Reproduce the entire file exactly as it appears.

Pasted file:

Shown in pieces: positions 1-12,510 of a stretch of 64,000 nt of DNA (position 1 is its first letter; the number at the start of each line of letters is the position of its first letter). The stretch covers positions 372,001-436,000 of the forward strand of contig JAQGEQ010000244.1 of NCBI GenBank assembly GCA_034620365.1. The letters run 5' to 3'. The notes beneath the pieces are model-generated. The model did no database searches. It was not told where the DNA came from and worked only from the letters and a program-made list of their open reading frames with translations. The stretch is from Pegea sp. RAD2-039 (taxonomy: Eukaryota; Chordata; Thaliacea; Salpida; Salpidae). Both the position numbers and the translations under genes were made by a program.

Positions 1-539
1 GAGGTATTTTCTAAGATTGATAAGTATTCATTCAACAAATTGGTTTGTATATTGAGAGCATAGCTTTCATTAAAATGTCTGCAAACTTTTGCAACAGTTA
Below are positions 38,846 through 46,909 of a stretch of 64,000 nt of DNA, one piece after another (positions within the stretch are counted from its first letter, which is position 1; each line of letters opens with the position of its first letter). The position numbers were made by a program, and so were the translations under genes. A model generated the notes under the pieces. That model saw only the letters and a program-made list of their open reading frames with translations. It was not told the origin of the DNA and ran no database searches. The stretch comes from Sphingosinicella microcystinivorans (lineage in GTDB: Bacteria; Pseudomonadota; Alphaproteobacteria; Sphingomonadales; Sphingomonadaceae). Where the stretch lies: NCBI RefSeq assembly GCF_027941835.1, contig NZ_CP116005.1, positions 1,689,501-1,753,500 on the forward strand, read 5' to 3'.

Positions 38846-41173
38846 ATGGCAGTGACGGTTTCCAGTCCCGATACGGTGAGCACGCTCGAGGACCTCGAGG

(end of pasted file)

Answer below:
Shown in pieces: positions 1-12,510 of a stretch of 64,000 nt of DNA (position 1 is its first letter; the number at the start of each line of letters is the position of its first letter). The stretch covers positions 372,001-436,000 of the forward strand of contig JAQGEQ010000244.1 of NCBI GenBank assembly GCA_034620365.1. The letters run 5' to 3'. The notes beneath the pieces are model-generated. The model did no database searches. It was not told where the DNA came from and worked only from the letters and a program-made list of their open reading frames with translations. The stretch is from Pegea sp. RAD2-039 (taxonomy: Eukaryota; Chordata; Thaliacea; Salpida; Salpidae). Both the position numbers and the translations under genes were made by a program.

Positions 1-539
1 GAGGTATTTTCTAAGATTGATAAGTATTCATTCAACAAATTGGTTTGTATATTGAGAGCATAGCTTTCATTAAAATGTCTGCAAACTTTTGCAACAGTTA
Below are positions 38,846 through 46,909 of a stretch of 64,000 nt of DNA, one piece after another (positions within the stretch are counted from its first letter, which is position 1; each line of letters opens with the position of its first letter). The position numbers were made by a program, and so were the translations under genes. A model generated the notes under the pieces. That model saw only the letters and a program-made list of their open reading frames with translations. It was not told the origin of the DNA and ran no database searches. The stretch comes from Sphingosinicella microcystinivorans (lineage in GTDB: Bacteria; Pseudomonadota; Alphaproteobacteria; Sphingomonadales; Sphingomonadaceae). Where the stretch lies: NCBI RefSeq assembly GCF_027941835.1, contig NZ_CP116005.1, positions 1,689,501-1,753,500 on the forward strand, read 5' to 3'.

Positions 38846-41173
38846 ATGGCAGTGACGGTTTCCAGTCCCGATACGGTGAGCACGCTCGAGGACCTCGAGG